The Danish Girl
The Danish Girl lacks an immediacy and vibrancy, as well as a genuine sense of emotional connection.
Now here’s a grisly little item. “The Texas Chainsaw Massacre” is as violent and gruesome and blood-soaked as the title promises -- a real Grand Guignol of a movie. It’s also without any apparent purpose, unless the creation of disgust and fright is a purpose. And yet in its own way, the movie is some kind of weird, off-the-wall achievement. I can’t imagine why anyone would want to make a movie like this, and yet it’s well-made, well-acted, and all too effective.
The movie’s based on factual material, according to the narration that opens it. For all I know, that’s true, although I can’t recall having heard of these particular crimes, and the distributor provides no documentation. Not that it matters. A true crime movie like Richard Brooks’ “In Cold Blood,” which studies the personalities and compulsions of two killers, dealt directly with documented material and was all the more effective for that. But “The Texas Chainsaw Massacre” could have been made up from whole cloth without any apparent difference. No motivation, no background, no speculation on causes is evident anywhere in the film. It’s simply an exercise in terror.
It takes place in an isolated area of Texas, which five young people (one of them in a wheelchair) are driving through in their camper van. They pick up a weirdo hitchhiker who carries his charms and magic potions around his neck and who giggles insanely while he cuts himself on the hand and then slices at the paraplegic. They get rid of him, so they think.
But then they take a side trip to a haunted-looking old house, which some of them had been raised in. The two girls laugh as they clamber through the litter on the floor, but one of the guys notices some strange totems and charms which should give him warning. They don’t. He and his girlfriend set off for the old swimming hole, find it dried up, and then see a farmhouse nearby. The guy goes to ask about borrowing some gasoline and disappears inside.
His girl gets tired of waiting for him, knocks on the door, and disappears inside, too. A lot of people are going to be disappearing into this house, and its insides are a masterpiece of set decoration and the creation of mood. We see the innocent victims being clubbed on the hand, hung from meat hooks, and gone after with the chain saw.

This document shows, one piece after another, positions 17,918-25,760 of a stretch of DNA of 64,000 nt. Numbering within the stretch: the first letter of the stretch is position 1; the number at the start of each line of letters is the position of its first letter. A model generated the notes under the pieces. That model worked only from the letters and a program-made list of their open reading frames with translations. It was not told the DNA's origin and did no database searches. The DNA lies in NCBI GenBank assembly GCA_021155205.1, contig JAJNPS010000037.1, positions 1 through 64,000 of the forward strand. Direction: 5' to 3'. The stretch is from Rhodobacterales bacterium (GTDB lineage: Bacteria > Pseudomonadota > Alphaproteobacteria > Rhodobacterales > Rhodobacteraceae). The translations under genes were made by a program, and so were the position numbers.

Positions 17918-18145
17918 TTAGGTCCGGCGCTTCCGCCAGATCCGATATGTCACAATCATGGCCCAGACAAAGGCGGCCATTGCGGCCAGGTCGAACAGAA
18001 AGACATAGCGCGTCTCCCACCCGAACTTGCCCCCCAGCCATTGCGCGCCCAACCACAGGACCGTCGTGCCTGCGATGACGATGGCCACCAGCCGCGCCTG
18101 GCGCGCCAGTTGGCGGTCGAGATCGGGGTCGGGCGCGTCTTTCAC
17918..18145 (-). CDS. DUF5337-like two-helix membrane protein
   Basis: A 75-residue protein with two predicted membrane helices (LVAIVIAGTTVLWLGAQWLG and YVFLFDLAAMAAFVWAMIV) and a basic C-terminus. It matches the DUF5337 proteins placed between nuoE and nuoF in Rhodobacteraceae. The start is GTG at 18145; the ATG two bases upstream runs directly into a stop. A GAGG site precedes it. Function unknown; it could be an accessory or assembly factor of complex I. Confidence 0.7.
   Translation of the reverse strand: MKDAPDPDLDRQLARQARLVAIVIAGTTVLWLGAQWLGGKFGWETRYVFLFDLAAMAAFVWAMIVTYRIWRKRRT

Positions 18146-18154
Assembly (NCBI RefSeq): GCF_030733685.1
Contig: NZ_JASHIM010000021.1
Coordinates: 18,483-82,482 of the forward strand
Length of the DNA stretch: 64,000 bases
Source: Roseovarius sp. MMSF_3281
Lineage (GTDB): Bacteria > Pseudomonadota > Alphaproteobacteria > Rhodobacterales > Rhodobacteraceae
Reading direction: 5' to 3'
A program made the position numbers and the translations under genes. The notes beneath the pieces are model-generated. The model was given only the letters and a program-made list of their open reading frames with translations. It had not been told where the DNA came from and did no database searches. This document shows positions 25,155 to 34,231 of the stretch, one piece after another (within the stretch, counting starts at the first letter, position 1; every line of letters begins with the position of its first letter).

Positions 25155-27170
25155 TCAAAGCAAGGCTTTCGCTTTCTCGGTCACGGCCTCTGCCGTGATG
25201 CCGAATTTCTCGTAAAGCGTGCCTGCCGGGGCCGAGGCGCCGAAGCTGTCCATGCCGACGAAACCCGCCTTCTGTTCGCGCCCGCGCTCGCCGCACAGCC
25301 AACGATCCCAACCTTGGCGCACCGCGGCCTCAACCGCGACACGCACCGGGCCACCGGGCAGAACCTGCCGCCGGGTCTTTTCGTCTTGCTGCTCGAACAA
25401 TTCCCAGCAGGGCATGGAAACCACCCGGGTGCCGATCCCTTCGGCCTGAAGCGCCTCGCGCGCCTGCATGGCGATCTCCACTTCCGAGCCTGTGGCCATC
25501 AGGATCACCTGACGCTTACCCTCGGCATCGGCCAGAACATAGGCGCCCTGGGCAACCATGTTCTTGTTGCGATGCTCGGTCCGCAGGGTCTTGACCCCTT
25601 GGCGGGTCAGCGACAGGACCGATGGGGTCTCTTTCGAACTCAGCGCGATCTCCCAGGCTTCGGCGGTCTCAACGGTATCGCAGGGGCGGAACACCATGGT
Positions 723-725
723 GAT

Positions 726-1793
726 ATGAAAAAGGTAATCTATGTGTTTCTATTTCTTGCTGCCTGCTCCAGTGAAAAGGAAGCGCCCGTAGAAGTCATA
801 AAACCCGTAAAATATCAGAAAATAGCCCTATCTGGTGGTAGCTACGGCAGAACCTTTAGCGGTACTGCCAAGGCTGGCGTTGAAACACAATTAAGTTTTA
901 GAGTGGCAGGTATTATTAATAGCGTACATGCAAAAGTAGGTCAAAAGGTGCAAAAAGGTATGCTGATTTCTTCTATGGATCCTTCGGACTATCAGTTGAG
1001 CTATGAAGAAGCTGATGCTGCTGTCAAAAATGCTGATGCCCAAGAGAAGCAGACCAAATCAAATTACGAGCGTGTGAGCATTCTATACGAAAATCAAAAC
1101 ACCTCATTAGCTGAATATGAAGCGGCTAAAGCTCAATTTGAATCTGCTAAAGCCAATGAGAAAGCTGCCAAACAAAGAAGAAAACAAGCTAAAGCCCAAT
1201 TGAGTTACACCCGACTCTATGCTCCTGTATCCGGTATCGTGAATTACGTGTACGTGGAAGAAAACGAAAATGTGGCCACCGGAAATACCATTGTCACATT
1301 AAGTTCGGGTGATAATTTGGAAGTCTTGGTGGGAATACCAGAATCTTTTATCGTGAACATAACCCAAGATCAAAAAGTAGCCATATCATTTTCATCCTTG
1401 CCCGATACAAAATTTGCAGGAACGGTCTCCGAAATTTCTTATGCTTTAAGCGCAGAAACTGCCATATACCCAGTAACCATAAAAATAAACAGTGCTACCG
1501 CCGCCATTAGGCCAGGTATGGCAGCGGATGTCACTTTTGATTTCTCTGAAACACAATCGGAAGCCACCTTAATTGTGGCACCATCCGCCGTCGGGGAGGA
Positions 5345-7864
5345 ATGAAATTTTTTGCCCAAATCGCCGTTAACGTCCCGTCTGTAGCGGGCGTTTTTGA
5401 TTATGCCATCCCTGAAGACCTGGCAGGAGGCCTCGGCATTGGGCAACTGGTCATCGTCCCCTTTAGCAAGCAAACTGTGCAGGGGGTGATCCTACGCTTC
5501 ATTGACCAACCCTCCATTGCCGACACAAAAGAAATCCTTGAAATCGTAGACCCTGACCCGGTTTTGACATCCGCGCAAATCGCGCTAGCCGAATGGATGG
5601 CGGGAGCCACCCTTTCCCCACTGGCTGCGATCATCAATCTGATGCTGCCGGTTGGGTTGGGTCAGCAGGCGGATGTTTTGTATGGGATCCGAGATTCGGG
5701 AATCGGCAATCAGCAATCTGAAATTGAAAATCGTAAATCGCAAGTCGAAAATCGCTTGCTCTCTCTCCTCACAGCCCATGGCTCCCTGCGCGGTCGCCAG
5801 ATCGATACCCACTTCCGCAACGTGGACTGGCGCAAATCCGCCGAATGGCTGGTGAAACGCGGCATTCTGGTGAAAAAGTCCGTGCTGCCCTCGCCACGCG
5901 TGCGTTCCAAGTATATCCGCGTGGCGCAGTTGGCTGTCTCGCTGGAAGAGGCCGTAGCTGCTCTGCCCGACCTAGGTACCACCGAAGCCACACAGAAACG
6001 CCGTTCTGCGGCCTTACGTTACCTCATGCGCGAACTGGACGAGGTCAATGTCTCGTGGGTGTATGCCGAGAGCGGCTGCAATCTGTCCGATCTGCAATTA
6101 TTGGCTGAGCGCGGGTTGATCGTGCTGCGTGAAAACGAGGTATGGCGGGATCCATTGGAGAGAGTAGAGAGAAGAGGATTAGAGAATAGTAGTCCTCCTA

We see rooms full of strange altars made from human bones, and rooms filled with chicken feathers and charms and weird relics. And gradually we realize that the house is inhabited by a demented family of retarded murderers and grave robbers. When they get fresh victims, they carve them up with great delight. What they do with the bodies is a little obscure, but, uh, they run a barbecue stand down by the road.
One way or another, all the kids get killed by the maniac waving the chain saw -- except one girl, who undergoes a night of panic and torture, who escapes not once but twice, who leaps through no fewer than two windows, and who screams endlessly. All of this material, as you can imagine, is scary and unpalatable. But the movie is good technically and with its special effects, and we have to give it grudging admiration on that level, despite all the waving of the chain saw.
There is, for example, an effective montage of quick cuts of the last girl’s screaming face and popping eyeballs. There are bizarrely effective performances by the demented family (one of them, of course, turns out to be the hitchhiker, and Grandfather looks like Dustin Hoffman in “Little Big Man”). What we’re left with, though, is an effective production in the service of an unnecessary movie.
Horror and exploitation films almost always turn a profit if they’re brought in at the right price. So they provide a good starting place for ambitious would-be filmmakers who can’t get more conventional projects off the ground. “The Texas Chainsaw Massacre” belongs in a select company (with “Night of the Living Dead” and “Last House on the Left”) of films that are really a lot better than the genre requires. Not, however, that you’d necessarily enjoy seeing it.
Matt Zoller Seitz reviews and reflects upon Jesse Eisenberg's New Yorker piece about film critics.
An article about Spike Lee's Honorary Oscar at the 2015 AMPAS Governors Awards.